Soldiers guarding camps of refugees from the Balkans recalls the Nazi concentration camps. In 1935, the Hitler government declared that Sinti and Roma were enemies of the Reich. More than 25,000 were registered in the German Reich and deported. In total, 500,000 fell victim to the Nazi butchery throughout Europe.

Today, relatives of the Roma make up the majority of the refugees from the Balkans. According to figures from the German government, 90 percent of asylum seekers from Serbia are Roma, 72 percent from Macedonia, 60 percent from Bosnia and 42 percent from Montenegro.

These refugees, in particular, are the target of scurrilous propaganda from the German media and politicians. Bavarian state premier Horst Seehofer (Christian Social Union, CSU) has denounced them as “mass abusers of asylum”, while Hamburg Mayor Olaf Scholz (SPD) sounded a similar note by contemptuously saying that the immigrants were “refugees without any perspective of staying”.

Scholz also appealed for special reception centres to “arrive at quicker, non-bureaucratic decisions”. This means nothing less than the illegal curtailing of the asylum process and the swift deportation of refugees. Markus Ulbig (CDU) has also demanded the legal restriction of the right to asylum. He has begun reviewing “whether there is the possibility of curtailing the rights of obviously groundless asylum applications by reforming the basic law”.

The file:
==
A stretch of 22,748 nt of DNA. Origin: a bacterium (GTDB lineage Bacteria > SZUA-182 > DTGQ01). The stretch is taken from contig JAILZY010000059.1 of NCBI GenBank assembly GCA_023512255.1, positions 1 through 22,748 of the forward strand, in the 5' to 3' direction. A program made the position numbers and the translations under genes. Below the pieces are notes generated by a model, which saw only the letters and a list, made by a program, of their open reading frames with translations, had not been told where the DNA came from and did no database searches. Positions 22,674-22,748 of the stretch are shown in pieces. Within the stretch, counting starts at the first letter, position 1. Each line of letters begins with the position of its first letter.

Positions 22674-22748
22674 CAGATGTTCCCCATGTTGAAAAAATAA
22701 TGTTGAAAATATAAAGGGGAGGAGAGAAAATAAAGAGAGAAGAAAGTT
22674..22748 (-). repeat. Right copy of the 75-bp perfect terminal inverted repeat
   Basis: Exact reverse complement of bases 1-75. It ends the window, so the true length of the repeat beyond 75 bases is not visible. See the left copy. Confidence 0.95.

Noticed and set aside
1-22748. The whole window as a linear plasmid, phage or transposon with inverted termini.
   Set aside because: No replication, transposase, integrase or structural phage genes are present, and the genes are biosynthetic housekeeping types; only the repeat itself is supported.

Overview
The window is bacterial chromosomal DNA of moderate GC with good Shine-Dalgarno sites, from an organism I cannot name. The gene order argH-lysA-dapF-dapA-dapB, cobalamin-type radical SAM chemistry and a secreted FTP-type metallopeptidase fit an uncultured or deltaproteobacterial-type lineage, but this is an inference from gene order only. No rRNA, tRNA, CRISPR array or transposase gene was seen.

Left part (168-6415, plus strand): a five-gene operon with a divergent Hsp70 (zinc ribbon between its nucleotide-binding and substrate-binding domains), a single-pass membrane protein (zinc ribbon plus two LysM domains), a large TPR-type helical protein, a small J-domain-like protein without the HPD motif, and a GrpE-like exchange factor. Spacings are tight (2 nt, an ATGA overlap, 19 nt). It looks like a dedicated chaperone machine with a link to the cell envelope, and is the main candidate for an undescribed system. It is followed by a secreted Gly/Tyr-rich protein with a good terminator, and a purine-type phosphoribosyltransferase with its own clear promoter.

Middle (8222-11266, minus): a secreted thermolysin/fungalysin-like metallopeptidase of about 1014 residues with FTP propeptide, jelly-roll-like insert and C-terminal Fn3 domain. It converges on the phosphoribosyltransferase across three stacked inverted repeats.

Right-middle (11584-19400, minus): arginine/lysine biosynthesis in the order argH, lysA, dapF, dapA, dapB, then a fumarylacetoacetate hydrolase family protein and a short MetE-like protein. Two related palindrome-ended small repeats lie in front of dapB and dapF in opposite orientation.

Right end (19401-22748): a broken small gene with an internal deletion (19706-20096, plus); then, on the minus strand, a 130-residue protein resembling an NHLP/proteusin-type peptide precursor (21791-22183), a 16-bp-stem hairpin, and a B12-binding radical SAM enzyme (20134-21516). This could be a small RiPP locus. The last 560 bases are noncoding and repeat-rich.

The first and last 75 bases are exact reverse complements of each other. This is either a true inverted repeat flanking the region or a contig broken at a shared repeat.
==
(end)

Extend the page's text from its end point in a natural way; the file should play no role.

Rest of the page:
Baden-Württemberg’s state premier Winfried Kretschmann (Greens) also called for additional anti-immigrant measures, including the cutting of the pocket money of €143 per month and the more decisive deportation of refugees. He also supports demands from SPD and CDU figures to declare Serbia, Kosovo, Albania and Montenegro “secure” countries of origin, so asylum applications can be more quickly rejected and refugees more swiftly deported.

Roma in the Balkans, who already suffer from high unemployment and lack of prospects, are often discriminated against. They have virtually no chance of getting work, housing or education. Their settlements are regularly cleared by bulldozers and residents left homeless. Where settlements are tolerated, they are often located on or near rubbish dumps without electricity or water supply.

The German government is, in large part, responsible for the disastrous conditions in which the Roma live. In the early 1990s, Germany played a key role in the break-up of the former Yugoslavia and the subsequent brutal civil war. In 1999, it actively intervened to devastate the Balkans with its participation in the war against Serbia. At that time, an estimated 100,000 Roma were forced to flee their homes and many remain homeless and stateless to this day.

Last year, a journalist described the situation of the Roma in Serbia for the Federal Agency for Civic Education: “They live in slums, which do not exist, in streets, which do not exist, in huts that have no numbers outside. Their children do not effectively exist because they were born in a place that does not exist, and this place does not exist, because it is not listed in any land registry office and officially does not exist.”

ProAsyl cites a legal opinion arguing that the inhumane conditions under which the Roma live in the Balkans, constitutes a “cumulative persecution” within the meaning of the right to asylum, which means that the Roma should be granted protection status.

Instead, the Roma in Germany are denounced as “social state spongers”, incarcerated in special camps, which are then guarded by German soldiers. This can only be described as cynical, racist policies. The official stigmatization of Roma as “social parasites” creates the climate for incitement and racist attacks against refugee facilities.